“The pitches shared by EAN provide a stimulating set of ideas toward meeting the state’s energy and climate goals while spurring economic opportunities for Vermonters,” said Paul Costello, co-chair of the Vermont Climate Action Commission. “These will be important contributions to the short and longer term deliberations of the Governor’s Climate Action Commission.”

“The pitches we heard last week reflalso you ect Vermonters’ commitment to solutions to this global crisis,” said Peter Walke, co-chair of the Vermont Climate Action Commission. “While we keep our attention on Vermont’s long-term goals, we need to start implementing solutions now.”

Data and analysis from the Vermont Agency of Natural Resources show that Vermont is still far from meeting the Paris GHG goals, and even further from its more ambitious statutory GHG goals, which target a 50%  reduction from 1990 emissions levels by 2028. As of 2013, Vermont’s GHG emissions had increased by 4% since 1990.

State data show that while Vermont has made significant progress in making its electric sector more renewable, especially in the last decade, electricity accounts for less than a quarter of Vermont total energy use and for less than 10% of state GHG emissions. “If we are to meet our state renewable energy and emissions reduction goals, we need to make our biggest energy-use sectors – transportation and heating – much more efficient and renewable,” said Linda McGinnis, Program Director at Energy Action Network. “Together heating and transportation account for a full 70% of Vermont’s GHG emissions” McGinnis added.

Aside from Vermont’s statutory emissions goal, EAN analysis of State data shows that just hitting the Paris Climate Agreement target that Governor Scott has recently supported would require fast and significant action. McGinnis explained that, “To give an idea of what would be needed, we identified ten of the highest impact drivers to help us meet these goals.  The top four were:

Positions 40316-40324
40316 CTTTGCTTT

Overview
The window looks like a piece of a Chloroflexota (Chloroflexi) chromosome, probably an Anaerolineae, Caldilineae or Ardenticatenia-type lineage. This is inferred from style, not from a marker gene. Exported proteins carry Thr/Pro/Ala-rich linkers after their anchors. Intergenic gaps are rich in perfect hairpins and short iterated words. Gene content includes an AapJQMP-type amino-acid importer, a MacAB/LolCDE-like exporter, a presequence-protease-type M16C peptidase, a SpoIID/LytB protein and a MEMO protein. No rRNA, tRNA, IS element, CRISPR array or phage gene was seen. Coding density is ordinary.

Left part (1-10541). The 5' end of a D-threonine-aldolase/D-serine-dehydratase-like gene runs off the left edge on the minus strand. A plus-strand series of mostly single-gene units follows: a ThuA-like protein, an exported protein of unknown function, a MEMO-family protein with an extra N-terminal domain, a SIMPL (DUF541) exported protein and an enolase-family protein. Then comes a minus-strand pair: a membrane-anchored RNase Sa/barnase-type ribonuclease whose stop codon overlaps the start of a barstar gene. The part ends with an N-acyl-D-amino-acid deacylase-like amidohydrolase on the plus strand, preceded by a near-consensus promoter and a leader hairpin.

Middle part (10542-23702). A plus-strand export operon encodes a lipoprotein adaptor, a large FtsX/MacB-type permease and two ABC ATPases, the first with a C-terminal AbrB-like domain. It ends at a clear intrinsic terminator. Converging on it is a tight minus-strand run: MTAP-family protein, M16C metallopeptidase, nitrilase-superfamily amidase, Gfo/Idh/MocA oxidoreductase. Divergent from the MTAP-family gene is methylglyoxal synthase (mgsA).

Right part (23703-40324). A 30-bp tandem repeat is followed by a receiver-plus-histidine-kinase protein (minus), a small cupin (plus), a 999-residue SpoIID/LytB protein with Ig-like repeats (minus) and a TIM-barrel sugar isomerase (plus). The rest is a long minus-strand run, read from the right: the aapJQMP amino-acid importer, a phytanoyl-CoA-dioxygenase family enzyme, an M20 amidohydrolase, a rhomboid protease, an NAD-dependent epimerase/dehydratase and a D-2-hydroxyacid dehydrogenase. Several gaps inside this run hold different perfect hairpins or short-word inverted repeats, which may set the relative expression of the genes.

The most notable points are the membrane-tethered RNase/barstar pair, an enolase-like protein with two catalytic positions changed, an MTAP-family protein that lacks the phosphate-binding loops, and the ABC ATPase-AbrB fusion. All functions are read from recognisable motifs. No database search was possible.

• Increasing the number of electric vehicles in Vermont from 2,000 today to 55,000 by 2025
  • Displacing fossil fuel heating with 40,000 advanced wood heating systems by 2025
  • Displacing fossil fuel heating with 60,000 cold climate heat pumps by 2025
  • Retrofitting 50,000 buildings to be more energy efficient by 2025”

“Together, these four drivers would get Vermont 60% of the way to the Paris targets — so, while significant, even they are not enough,” McGinnis explained.  “The take-home message is that there is no silver bullet to hit our State goals, so we need to pursue significant action on multiple fronts, simultaneously.”

“These policy pitches could not come at a more important time,” said Duval. “If we are to bend the curve to meet our fast-approaching energy and emissions goals, it will take smart policies to help unleash new markets and continue creating clean energy jobs. Thanks to the expertise and creativity of dozens of Vermonters who have responded to the call for policy ideas, administration officials, Climate Action Commission members, and Legislators now have the proposals they need to take comprehensive action up to the scale of Vermont’s stated ambition. While it is not EAN’s role to endorse or advocate for any individual proposals, we are confident that many of the ideas needed to meet our shared goals for Vermont exist among this group. The opportunity for our leaders now is to identify multiple proposals to move forward and, by so doing, benefit Vermont and Vermonters, and help Vermont lead the way to a renewable energy transformation for the rest of rural America.”